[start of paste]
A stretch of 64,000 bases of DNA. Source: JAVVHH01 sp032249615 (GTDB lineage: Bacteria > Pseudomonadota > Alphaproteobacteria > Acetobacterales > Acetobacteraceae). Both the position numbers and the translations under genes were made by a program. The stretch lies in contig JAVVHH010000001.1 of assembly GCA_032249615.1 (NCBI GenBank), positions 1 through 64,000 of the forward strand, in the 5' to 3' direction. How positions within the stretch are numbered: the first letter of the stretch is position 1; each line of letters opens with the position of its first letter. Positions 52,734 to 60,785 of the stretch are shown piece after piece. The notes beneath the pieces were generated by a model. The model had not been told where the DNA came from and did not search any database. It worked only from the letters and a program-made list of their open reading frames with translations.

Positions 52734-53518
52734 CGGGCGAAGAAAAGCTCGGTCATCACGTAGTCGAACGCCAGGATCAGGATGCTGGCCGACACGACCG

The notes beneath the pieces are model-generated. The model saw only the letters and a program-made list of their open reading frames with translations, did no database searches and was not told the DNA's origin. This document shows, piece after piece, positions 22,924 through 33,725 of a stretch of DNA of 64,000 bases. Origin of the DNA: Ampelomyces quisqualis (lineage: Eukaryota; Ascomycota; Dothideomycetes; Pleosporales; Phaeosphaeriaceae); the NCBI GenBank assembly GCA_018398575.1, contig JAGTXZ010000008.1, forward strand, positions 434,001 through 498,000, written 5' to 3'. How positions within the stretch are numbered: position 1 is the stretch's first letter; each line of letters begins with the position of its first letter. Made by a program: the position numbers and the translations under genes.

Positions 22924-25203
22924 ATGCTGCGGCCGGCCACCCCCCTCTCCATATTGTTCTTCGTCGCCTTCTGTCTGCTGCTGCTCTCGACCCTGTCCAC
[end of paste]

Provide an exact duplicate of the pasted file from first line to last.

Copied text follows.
A stretch of 64,000 bases of DNA. Source: JAVVHH01 sp032249615 (GTDB lineage: Bacteria > Pseudomonadota > Alphaproteobacteria > Acetobacterales > Acetobacteraceae). Both the position numbers and the translations under genes were made by a program. The stretch lies in contig JAVVHH010000001.1 of assembly GCA_032249615.1 (NCBI GenBank), positions 1 through 64,000 of the forward strand, in the 5' to 3' direction. How positions within the stretch are numbered: the first letter of the stretch is position 1; each line of letters opens with the position of its first letter. Positions 52,734 to 60,785 of the stretch are shown piece after piece. The notes beneath the pieces were generated by a model. The model had not been told where the DNA came from and did not search any database. It worked only from the letters and a program-made list of their open reading frames with translations.

Positions 52734-53518
52734 CGGGCGAAGAAAAGCTCGGTCATCACGTAGTCGAACGCCAGGATCAGGATGCTGGCCGACACGACCG

The notes beneath the pieces are model-generated. The model saw only the letters and a program-made list of their open reading frames with translations, did no database searches and was not told the DNA's origin. This document shows, piece after piece, positions 22,924 through 33,725 of a stretch of DNA of 64,000 bases. Origin of the DNA: Ampelomyces quisqualis (lineage: Eukaryota; Ascomycota; Dothideomycetes; Pleosporales; Phaeosphaeriaceae); the NCBI GenBank assembly GCA_018398575.1, contig JAGTXZ010000008.1, forward strand, positions 434,001 through 498,000, written 5' to 3'. How positions within the stretch are numbered: position 1 is the stretch's first letter; each line of letters begins with the position of its first letter. Made by a program: the position numbers and the translations under genes.

Positions 22924-25203
22924 ATGCTGCGGCCGGCCACCCCCCTCTCCATATTGTTCTTCGTCGCCTTCTGTCTGCTGCTGCTCTCGACCCTGTCCAC